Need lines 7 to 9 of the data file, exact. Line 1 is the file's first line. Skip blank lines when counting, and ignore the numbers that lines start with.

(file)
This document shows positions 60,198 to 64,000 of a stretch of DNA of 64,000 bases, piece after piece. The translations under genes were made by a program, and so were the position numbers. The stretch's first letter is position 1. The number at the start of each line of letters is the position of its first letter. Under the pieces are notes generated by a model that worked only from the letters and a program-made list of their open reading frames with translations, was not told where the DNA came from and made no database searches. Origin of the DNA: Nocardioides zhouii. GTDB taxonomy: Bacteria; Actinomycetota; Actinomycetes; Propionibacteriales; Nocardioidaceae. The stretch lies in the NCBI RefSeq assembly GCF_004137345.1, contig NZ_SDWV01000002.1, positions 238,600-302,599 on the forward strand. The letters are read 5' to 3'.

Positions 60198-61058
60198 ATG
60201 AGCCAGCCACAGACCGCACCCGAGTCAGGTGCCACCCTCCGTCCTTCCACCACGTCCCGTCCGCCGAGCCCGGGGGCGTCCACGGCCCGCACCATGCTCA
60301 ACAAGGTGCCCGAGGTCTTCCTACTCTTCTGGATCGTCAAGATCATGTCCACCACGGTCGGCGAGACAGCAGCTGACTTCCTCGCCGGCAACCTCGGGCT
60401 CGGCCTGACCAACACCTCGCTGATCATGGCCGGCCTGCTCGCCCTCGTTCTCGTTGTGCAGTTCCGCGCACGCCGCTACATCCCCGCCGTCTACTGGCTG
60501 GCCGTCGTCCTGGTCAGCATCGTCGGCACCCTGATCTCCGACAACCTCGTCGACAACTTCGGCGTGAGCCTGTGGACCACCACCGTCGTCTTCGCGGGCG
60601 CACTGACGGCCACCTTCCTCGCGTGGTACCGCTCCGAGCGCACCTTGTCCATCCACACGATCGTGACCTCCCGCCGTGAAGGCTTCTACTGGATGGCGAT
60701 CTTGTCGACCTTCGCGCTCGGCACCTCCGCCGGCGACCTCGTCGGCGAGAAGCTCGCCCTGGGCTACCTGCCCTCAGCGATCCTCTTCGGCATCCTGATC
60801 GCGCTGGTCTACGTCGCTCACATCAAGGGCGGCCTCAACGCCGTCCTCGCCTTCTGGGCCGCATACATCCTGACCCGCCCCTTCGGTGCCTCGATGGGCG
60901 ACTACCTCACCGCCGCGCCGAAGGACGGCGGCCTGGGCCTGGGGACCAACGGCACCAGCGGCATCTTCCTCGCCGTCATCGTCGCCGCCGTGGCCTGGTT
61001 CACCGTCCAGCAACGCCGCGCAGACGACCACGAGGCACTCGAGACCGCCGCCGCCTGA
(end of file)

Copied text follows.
60501 GCCGTCGTCCTGGTCAGCATCGTCGGCACCCTGATCTCCGACAACCTCGTCGACAACTTCGGCGTGAGCCTGTGGACCACCACCGTCGTCTTCGCGGGCG
60601 CACTGACGGCCACCTTCCTCGCGTGGTACCGCTCCGAGCGCACCTTGTCCATCCACACGATCGTGACCTCCCGCCGTGAAGGCTTCTACTGGATGGCGAT
60701 CTTGTCGACCTTCGCGCTCGGCACCTCCGCCGGCGACCTCGTCGGCGAGAAGCTCGCCCTGGGCTACCTGCCCTCAGCGATCCTCTTCGGCATCCTGATC